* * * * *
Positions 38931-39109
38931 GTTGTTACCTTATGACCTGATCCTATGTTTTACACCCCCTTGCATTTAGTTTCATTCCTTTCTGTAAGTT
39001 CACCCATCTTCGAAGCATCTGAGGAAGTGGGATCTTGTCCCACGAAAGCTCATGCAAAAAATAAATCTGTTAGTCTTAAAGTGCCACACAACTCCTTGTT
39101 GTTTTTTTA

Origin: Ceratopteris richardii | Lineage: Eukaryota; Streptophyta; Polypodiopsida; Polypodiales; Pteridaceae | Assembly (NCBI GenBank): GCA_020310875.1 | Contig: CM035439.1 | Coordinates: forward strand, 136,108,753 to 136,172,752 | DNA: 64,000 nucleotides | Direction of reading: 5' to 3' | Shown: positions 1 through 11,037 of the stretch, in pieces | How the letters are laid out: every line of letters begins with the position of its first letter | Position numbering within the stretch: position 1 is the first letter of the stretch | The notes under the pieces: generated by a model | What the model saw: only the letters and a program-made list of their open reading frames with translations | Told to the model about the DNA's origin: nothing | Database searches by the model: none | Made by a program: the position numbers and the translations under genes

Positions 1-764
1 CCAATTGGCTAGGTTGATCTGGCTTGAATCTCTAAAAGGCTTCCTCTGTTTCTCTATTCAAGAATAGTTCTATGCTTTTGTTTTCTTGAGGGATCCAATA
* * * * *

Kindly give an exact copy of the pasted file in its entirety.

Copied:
Positions 38931-39109
38931 GTTGTTACCTTATGACCTGATCCTATGTTTTACACCCCCTTGCATTTAGTTTCATTCCTTTCTGTAAGTT
39001 CACCCATCTTCGAAGCATCTGAGGAAGTGGGATCTTGTCCCACGAAAGCTCATGCAAAAAATAAATCTGTTAGTCTTAAAGTGCCACACAACTCCTTGTT
39101 GTTTTTTTA

Origin: Ceratopteris richardii | Lineage: Eukaryota; Streptophyta; Polypodiopsida; Polypodiales; Pteridaceae | Assembly (NCBI GenBank): GCA_020310875.1 | Contig: CM035439.1 | Coordinates: forward strand, 136,108,753 to 136,172,752 | DNA: 64,000 nucleotides | Direction of reading: 5' to 3' | Shown: positions 1 through 11,037 of the stretch, in pieces | How the letters are laid out: every line of letters begins with the position of its first letter | Position numbering within the stretch: position 1 is the first letter of the stretch | The notes under the pieces: generated by a model | What the model saw: only the letters and a program-made list of their open reading frames with translations | Told to the model about the DNA's origin: nothing | Database searches by the model: none | Made by a program: the position numbers and the translations under genes

Positions 1-764
1 CCAATTGGCTAGGTTGATCTGGCTTGAATCTCTAAAAGGCTTCCTCTGTTTCTCTATTCAAGAATAGTTCTATGCTTTTGTTTTCTTGAGGGATCCAATA